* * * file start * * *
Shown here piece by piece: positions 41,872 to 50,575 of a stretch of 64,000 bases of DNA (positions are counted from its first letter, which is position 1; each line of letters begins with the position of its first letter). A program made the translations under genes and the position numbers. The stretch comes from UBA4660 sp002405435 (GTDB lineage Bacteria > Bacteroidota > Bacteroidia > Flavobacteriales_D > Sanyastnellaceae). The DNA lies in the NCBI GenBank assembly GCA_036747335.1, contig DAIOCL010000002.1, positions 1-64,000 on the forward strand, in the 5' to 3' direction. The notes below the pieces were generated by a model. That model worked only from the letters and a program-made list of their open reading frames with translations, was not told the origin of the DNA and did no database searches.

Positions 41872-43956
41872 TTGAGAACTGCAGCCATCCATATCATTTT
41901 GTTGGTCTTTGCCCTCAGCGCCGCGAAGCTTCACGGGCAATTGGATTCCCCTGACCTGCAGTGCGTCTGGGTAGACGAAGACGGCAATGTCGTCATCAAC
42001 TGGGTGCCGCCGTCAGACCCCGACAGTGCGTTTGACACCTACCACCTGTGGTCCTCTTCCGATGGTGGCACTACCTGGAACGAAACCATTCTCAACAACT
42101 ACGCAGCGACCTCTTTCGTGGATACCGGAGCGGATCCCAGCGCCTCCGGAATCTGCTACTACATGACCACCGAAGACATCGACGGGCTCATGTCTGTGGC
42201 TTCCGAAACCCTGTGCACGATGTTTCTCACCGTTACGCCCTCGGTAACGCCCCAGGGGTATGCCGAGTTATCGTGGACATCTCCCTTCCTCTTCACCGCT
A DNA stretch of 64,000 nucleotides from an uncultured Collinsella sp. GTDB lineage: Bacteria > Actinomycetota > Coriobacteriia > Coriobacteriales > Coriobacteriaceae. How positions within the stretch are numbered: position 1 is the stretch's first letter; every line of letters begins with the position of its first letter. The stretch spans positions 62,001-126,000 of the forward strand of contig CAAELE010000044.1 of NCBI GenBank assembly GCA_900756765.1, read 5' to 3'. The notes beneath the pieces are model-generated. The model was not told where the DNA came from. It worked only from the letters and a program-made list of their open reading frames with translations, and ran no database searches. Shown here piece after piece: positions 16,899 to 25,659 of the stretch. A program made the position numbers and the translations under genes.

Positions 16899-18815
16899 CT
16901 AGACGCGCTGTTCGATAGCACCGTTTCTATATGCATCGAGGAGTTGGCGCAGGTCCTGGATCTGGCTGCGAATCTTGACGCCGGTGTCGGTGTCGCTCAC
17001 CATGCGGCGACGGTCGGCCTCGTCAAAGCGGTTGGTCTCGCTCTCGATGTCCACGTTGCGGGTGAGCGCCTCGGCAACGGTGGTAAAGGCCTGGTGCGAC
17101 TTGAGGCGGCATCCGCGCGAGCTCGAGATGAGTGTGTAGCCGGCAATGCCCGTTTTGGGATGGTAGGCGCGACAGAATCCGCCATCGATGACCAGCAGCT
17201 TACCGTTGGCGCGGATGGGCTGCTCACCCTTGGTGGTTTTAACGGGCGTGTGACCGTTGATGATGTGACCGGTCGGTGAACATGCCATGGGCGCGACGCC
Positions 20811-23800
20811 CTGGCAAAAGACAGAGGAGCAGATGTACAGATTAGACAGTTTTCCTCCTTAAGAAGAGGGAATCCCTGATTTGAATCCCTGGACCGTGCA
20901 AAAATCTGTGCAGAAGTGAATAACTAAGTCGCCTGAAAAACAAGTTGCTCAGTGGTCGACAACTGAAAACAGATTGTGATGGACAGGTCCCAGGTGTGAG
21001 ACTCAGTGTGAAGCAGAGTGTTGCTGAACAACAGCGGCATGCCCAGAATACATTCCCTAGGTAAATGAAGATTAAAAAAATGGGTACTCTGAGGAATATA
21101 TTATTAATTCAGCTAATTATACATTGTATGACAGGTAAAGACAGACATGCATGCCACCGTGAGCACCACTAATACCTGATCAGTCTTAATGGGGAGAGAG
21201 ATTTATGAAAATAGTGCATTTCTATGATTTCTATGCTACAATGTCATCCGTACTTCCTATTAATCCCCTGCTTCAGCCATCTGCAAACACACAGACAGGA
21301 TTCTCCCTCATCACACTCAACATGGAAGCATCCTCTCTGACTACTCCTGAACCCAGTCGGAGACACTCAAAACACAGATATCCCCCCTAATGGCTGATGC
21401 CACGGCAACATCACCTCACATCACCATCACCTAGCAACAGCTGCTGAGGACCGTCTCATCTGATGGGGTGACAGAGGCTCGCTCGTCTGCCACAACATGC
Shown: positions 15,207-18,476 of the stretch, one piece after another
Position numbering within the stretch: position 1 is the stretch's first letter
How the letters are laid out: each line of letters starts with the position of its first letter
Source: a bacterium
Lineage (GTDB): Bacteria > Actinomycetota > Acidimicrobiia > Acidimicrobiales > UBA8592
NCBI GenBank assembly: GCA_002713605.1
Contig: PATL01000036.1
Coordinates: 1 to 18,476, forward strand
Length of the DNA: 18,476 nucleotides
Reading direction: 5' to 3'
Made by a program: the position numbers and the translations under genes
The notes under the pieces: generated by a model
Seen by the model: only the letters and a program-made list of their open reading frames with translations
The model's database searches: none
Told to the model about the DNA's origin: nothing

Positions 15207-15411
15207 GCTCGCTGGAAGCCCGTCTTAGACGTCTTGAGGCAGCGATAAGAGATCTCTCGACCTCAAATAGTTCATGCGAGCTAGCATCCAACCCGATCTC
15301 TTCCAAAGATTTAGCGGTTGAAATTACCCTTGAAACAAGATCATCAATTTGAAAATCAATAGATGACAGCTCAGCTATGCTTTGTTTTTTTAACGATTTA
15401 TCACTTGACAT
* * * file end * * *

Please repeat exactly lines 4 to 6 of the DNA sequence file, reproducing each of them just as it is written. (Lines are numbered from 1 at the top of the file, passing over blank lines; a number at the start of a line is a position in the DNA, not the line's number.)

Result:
41901 GTTGGTCTTTGCCCTCAGCGCCGCGAAGCTTCACGGGCAATTGGATTCCCCTGACCTGCAGTGCGTCTGGGTAGACGAAGACGGCAATGTCGTCATCAAC
42001 TGGGTGCCGCCGTCAGACCCCGACAGTGCGTTTGACACCTACCACCTGTGGTCCTCTTCCGATGGTGGCACTACCTGGAACGAAACCATTCTCAACAACT
42101 ACGCAGCGACCTCTTTCGTGGATACCGGAGCGGATCCCAGCGCCTCCGGAATCTGCTACTACATGACCACCGAAGACATCGACGGGCTCATGTCTGTGGC